Tuesday, 25 March 2008
I envy sportsmen who earn their money in such a 'masculine' way. Not being chauvinistic, most men would love to drive any contraption and be paid for it. Now such a sport is the Formula One.
I mean, most of the vehicles or is it machines driven on the circuits never get to your day-to-day roads. They also have such serious mechanical implications that it takes like 5-10 years to adopt some of the technologies on your normal road networks. All the hype about aerodynamics and driver-to-vehicle appreciation among other things are technologies adopted like ages ago in F1.
But what I REALLY like about the F1 gurus is their marketing drive- OK no offence to Bernie Ecclestone but his eccentricity also adds spice to the sport. According to a sport business organisation in Britain- Sports Business Group at Deloitte, Formula One boasts the world’s highest revenue generating annual sporting events, with the calendar events having 18 Grands Prix in 2007 earning an average revenue of $217 million (over 13 billion shillings).
Apart from the usual fans coming in for the races, the main revenue earner for the sport is broadcasting, race sponsorship with team revenues (mainly sponsorship &commercial contributions) and circuit revenues (ticketing and other sponsorship) playing minor roles.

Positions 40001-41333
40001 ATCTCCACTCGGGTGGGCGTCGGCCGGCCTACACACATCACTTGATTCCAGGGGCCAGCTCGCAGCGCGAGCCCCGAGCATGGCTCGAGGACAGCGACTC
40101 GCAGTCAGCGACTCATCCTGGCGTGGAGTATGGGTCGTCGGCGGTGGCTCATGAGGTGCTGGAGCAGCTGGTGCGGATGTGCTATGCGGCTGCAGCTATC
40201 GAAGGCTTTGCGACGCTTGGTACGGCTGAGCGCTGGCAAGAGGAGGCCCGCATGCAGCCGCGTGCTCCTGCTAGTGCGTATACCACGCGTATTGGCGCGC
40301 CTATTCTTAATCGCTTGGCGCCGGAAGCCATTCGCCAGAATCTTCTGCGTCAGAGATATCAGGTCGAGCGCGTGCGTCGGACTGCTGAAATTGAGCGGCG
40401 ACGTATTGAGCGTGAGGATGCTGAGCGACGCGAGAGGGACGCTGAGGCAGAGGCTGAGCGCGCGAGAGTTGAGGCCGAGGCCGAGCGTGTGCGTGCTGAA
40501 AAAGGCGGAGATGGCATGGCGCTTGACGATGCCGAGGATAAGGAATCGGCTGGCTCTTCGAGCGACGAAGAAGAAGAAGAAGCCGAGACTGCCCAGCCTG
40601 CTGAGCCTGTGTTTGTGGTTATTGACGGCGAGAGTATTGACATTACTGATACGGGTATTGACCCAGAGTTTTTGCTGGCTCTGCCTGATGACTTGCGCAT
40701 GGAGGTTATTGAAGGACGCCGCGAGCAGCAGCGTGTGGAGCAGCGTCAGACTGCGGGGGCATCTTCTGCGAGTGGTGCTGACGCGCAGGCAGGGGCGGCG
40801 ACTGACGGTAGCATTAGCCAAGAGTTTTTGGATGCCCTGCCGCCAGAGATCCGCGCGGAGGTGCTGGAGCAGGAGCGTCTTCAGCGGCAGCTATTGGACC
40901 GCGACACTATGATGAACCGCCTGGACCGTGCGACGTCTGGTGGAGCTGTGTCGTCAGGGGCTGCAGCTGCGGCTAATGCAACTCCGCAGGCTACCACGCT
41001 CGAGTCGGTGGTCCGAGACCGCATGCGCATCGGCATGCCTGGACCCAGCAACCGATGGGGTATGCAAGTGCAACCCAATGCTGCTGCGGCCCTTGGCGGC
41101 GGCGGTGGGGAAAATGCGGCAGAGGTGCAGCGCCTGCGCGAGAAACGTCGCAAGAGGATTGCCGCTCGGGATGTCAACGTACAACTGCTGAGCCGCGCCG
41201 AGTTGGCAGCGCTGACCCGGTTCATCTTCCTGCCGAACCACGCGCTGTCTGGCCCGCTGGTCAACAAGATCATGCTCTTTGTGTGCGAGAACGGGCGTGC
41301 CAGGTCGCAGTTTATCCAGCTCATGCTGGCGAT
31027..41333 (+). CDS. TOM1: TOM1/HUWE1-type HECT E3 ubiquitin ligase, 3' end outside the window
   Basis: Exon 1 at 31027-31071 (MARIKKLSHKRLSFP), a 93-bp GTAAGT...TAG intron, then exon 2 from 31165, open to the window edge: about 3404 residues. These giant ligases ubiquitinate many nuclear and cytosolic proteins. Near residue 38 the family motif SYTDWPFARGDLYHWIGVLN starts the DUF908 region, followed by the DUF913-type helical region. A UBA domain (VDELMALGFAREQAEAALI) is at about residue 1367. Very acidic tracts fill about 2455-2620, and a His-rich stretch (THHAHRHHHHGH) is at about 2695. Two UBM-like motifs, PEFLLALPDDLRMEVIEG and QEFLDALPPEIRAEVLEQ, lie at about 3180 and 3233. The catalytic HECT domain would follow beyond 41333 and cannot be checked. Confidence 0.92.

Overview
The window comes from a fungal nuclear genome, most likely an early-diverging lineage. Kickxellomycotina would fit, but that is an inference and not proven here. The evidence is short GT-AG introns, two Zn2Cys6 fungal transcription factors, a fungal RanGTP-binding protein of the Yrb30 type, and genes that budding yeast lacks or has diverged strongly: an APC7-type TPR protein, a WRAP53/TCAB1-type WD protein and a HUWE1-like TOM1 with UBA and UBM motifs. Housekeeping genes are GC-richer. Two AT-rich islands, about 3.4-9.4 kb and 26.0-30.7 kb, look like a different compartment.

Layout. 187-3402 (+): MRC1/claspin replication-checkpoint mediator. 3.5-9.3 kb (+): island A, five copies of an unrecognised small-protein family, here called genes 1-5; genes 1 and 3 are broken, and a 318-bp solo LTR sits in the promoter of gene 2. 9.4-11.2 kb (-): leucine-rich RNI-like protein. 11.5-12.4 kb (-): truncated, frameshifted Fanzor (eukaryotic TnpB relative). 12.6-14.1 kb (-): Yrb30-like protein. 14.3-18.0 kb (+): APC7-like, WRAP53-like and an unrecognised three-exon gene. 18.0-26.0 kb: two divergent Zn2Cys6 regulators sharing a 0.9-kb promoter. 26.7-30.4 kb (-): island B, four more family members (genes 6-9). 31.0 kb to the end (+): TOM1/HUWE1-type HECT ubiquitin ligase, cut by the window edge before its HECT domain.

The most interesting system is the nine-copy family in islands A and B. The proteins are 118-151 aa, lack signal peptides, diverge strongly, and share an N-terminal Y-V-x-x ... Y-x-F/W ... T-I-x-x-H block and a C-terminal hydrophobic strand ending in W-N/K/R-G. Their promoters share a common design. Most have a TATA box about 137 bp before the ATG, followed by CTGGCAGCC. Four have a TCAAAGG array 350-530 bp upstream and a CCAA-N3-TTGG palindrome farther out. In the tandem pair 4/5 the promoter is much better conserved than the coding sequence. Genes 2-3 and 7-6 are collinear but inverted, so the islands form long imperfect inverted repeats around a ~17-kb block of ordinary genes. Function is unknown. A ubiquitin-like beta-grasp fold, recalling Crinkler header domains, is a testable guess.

To make things interesting for this season, F1 has even introduced night racing where fans will be able to view the racing cars under the cover of darkness. Exciting ain't it ? Also interesting is the way the circuits have been added with a more global approach sought by the organisers. Major cities in the world are always busy fighting for inclusion each year. Dubai, Malaysia-Sepang circuit, Shanghai are some of the recent additions.
I also find the fans of this sport very particular about their teams and healthy rivalry that builds up every 2 weekends of the month starting March.Their dedication has seen some displace other sports enthusiasts from local hunts ( like Choices -Nairobi,on a Sunday morning or afternoon)
This ought to be a sports marketer's textbook example of how to brand and sell sport.